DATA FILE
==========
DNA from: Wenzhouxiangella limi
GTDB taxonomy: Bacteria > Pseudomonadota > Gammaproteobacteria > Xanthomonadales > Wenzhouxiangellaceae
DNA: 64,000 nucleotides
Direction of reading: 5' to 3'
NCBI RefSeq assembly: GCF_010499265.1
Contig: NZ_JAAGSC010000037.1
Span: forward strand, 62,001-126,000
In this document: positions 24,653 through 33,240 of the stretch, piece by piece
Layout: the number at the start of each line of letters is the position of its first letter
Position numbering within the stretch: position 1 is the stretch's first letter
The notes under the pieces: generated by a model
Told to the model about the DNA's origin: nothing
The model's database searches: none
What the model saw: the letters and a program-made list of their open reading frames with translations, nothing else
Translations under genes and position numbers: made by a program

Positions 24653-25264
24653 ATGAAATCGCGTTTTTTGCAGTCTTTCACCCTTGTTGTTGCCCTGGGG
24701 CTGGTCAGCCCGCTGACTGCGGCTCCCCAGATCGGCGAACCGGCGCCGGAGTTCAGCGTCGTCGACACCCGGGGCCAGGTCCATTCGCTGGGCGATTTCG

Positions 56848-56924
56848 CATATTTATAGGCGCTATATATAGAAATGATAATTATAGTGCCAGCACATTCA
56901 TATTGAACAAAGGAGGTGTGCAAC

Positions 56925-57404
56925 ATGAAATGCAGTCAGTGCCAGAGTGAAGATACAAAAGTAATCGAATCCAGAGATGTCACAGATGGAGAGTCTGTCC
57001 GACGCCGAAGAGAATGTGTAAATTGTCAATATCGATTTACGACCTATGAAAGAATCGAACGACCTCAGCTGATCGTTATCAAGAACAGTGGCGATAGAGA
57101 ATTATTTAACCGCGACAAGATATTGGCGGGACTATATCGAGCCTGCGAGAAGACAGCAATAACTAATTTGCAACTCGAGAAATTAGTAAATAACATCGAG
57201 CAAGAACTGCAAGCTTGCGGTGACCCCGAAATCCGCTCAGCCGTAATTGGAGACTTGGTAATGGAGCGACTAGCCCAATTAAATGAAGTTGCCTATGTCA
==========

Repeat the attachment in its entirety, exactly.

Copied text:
DNA from: Wenzhouxiangella limi
GTDB taxonomy: Bacteria > Pseudomonadota > Gammaproteobacteria > Xanthomonadales > Wenzhouxiangellaceae
DNA: 64,000 nucleotides
Direction of reading: 5' to 3'
NCBI RefSeq assembly: GCF_010499265.1
Contig: NZ_JAAGSC010000037.1
Span: forward strand, 62,001-126,000
In this document: positions 24,653 through 33,240 of the stretch, piece by piece
Layout: the number at the start of each line of letters is the position of its first letter
Position numbering within the stretch: position 1 is the stretch's first letter
The notes under the pieces: generated by a model
Told to the model about the DNA's origin: nothing
The model's database searches: none
What the model saw: the letters and a program-made list of their open reading frames with translations, nothing else
Translations under genes and position numbers: made by a program

Positions 24653-25264
24653 ATGAAATCGCGTTTTTTGCAGTCTTTCACCCTTGTTGTTGCCCTGGGG
24701 CTGGTCAGCCCGCTGACTGCGGCTCCCCAGATCGGCGAACCGGCGCCGGAGTTCAGCGTCGTCGACACCCGGGGCCAGGTCCATTCGCTGGGCGATTTCG

Positions 56848-56924
56848 CATATTTATAGGCGCTATATATAGAAATGATAATTATAGTGCCAGCACATTCA
56901 TATTGAACAAAGGAGGTGTGCAAC

Positions 56925-57404
56925 ATGAAATGCAGTCAGTGCCAGAGTGAAGATACAAAAGTAATCGAATCCAGAGATGTCACAGATGGAGAGTCTGTCC
57001 GACGCCGAAGAGAATGTGTAAATTGTCAATATCGATTTACGACCTATGAAAGAATCGAACGACCTCAGCTGATCGTTATCAAGAACAGTGGCGATAGAGA
57101 ATTATTTAACCGCGACAAGATATTGGCGGGACTATATCGAGCCTGCGAGAAGACAGCAATAACTAATTTGCAACTCGAGAAATTAGTAAATAACATCGAG
57201 CAAGAACTGCAAGCTTGCGGTGACCCCGAAATCCGCTCAGCCGTAATTGGAGACTTGGTAATGGAGCGACTAGCCCAATTAAATGAAGTTGCCTATGTCA